While deskercising (i.e. the combination of sitting at your desk and exercising) doesn't quite measure up to a full-on workout, it has similar effects, including improved health, physical and mental. Squats, chair dips, shoulder raises and even frequent walks or breaks from the desk can have a significant impact on employees' health and work productivity.

Whether you implement one or all these programs, it's important to remember companies — whether they're a small startup of five or an established corporation of many — can implement health and wellness initiatives.

It's not the program or the money invested that makes corporate health and wellness initiatives effective. At the end of the day, the efficacy of any health program comes down to the company its willingness to prioritize the holistic health and wellness of its employees.

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Charlotte Morales is Orangetheory Fitness's San Felipe head coach.

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Self-driving pizza delivery goes live in Houston

Domino's and Nuro announced their partnership in 2019 — and now the robots are hitting the roads. Photo courtesy of Nuro

After announcing their partnership to work on pizza deliveries via self-driving robots in 2019, Dominos and Nuro have officially rolled out their technology to one part of town.

Beginning this week, if you place a prepaid order from Domino's in Woodland Heights (3209 Houston Ave.), you might have the option to have one of Nuro's R2 robot come to your door. This vehicle is the first do deliver completely autonomously without occupants with a regulatory approval by the U.S. Department of Transportation, according to a news release.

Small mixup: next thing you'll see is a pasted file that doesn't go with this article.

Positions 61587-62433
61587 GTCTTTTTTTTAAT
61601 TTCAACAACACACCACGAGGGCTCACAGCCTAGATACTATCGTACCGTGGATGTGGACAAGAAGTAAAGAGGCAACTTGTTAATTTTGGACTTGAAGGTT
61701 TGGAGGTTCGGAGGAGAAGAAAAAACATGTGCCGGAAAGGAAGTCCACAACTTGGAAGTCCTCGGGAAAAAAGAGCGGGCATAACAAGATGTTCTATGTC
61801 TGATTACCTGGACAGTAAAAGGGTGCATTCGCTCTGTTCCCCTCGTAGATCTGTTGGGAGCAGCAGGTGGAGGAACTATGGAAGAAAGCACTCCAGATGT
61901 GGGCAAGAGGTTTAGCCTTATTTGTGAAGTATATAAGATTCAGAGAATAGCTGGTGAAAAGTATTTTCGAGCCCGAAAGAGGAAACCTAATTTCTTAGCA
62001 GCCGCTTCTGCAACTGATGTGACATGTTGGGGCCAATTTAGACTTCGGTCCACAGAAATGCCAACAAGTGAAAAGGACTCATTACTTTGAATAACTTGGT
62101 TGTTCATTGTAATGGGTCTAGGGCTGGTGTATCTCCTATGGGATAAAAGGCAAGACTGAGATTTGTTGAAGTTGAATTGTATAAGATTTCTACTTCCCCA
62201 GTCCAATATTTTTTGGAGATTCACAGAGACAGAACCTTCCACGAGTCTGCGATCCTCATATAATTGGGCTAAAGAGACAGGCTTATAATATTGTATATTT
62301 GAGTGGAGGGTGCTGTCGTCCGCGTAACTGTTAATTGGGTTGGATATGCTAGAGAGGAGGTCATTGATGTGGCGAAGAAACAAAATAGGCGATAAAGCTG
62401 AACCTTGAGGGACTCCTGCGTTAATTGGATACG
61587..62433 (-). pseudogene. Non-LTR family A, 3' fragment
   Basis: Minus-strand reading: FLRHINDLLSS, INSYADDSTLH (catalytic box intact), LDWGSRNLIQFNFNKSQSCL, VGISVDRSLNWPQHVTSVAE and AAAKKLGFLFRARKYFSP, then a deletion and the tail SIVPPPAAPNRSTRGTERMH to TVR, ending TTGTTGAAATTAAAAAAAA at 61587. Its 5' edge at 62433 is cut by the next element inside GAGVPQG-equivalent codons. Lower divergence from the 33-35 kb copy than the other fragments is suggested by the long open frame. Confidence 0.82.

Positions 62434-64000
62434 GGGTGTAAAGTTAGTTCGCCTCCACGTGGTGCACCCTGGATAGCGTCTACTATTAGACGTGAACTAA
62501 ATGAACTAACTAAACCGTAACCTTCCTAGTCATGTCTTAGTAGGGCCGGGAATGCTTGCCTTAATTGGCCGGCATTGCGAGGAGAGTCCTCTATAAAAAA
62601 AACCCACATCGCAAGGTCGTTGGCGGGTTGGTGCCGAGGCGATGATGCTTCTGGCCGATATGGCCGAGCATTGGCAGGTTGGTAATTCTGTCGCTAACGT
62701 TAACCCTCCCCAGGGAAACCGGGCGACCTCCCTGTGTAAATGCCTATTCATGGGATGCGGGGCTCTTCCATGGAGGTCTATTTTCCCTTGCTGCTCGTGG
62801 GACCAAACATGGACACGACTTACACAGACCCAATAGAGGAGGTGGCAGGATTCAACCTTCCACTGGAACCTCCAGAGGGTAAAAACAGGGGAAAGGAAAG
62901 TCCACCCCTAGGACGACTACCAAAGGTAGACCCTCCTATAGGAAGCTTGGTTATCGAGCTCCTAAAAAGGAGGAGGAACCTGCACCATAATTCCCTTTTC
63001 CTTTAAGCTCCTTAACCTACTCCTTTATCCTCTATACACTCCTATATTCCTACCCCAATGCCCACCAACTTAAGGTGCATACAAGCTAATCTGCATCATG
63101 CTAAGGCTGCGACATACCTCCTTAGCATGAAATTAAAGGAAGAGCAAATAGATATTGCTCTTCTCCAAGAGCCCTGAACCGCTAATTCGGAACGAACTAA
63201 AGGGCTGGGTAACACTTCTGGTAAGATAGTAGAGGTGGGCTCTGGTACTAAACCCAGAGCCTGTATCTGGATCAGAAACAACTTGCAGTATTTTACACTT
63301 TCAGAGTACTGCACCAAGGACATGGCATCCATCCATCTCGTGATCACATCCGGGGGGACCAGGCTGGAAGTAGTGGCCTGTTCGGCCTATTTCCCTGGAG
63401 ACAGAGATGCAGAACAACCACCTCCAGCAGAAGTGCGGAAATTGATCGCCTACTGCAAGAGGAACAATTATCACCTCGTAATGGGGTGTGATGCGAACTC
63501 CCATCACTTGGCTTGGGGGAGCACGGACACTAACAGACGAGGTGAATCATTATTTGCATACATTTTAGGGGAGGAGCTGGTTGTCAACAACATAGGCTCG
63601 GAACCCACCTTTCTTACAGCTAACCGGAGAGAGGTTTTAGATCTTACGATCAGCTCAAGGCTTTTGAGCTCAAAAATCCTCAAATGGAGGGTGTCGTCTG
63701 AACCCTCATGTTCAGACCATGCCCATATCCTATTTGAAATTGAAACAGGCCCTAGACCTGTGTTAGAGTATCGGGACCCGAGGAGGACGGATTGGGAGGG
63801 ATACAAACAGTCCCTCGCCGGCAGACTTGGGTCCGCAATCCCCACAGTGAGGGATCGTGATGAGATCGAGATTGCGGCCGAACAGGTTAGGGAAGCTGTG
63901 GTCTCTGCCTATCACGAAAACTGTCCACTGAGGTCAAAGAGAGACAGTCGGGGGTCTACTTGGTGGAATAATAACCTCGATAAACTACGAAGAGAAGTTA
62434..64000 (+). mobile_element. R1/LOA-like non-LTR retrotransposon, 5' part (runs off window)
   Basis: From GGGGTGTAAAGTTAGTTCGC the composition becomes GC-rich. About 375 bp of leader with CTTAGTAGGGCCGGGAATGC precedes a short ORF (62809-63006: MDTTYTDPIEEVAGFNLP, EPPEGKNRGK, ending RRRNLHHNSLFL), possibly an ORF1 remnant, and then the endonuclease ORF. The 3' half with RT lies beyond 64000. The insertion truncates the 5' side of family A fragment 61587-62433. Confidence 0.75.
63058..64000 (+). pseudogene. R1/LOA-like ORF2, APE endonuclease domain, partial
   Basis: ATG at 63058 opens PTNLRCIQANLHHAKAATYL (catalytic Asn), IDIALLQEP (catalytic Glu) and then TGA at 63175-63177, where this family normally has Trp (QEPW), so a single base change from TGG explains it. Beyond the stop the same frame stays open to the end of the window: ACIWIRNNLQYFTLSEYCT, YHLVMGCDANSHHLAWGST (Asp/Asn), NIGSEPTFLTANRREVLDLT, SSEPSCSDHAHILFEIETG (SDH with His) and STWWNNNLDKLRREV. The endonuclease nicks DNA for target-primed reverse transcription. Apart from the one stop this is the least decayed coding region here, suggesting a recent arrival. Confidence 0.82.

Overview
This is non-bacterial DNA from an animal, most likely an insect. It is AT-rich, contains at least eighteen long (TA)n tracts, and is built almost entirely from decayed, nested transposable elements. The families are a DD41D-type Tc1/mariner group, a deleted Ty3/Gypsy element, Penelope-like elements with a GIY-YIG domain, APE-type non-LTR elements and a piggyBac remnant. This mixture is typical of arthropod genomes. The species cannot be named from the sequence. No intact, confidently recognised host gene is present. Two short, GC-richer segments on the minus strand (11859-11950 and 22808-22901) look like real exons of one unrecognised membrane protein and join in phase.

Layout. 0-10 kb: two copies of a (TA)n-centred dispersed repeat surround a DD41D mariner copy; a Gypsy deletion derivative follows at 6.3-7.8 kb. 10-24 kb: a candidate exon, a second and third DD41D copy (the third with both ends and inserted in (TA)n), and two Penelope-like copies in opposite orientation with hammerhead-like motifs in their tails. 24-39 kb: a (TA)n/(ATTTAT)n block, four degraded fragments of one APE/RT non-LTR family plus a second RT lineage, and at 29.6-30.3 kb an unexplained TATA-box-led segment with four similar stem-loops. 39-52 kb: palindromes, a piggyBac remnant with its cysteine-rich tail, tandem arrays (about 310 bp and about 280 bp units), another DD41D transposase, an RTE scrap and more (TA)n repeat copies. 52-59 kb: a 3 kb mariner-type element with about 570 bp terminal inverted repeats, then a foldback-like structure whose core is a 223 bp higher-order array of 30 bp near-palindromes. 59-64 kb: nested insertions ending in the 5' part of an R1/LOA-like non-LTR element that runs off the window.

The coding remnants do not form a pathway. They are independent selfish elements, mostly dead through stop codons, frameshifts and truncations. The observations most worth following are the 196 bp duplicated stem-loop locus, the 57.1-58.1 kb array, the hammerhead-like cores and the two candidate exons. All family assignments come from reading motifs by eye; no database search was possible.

"We're excited to continue innovating the delivery experience for Domino's customers by testing autonomous delivery with Nuro in Houston," says Dennis Maloney, Domino's senior vice president and chief innovation officer, in the release. "There is still so much for our brand to learn about the autonomous delivery space. This program will allow us to better understand how customers respond to the deliveries, how they interact with the robot and how it affects store operations."

Orders placed at select dates and times will have the option to be delivered autonomously. Photo courtesy of Nuro

The Nuro deliveries will be available on select days and times, and users will be able to opt for the autonomous deliveries when they make their prepaid orders online. They will then receive a code via text message to use on the robot to open the hatch to retrieve their order.

"Nuro's mission is to better everyday life through robotics. Now, for the first time, we're launching real world, autonomous deliveries with R2 and Domino's," says Dave Ferguson, Nuro co-founder and president, in the release. "We're excited to introduce our autonomous delivery bots to a select set of Domino's customers in Houston. We can't wait to see what they think."

California-based Nuro has launched a few delivery pilots in Houston over the past few years, including the first Nuro pilot program with Kroger in March 2019, grocery delivery from Walmart that was revealed in December 2019, and pharmacy delivery that launched last summer.

From being located in a state open to rolling out new AV regulations to Houston's diversity — both in its inhabitants to its roadways, the Bayou City stood out to Nuro, says Sola Lawal, product operations manager at Nuro.

"As a company, we tried to find a city that would allow us to test a number of different things to figure out what really works and who it works for," Lawal says on an episode of the Houston Innovators Podcast. "It's hard to find cities that are better than Houston at enabling that level of testing."

Steam the episode here.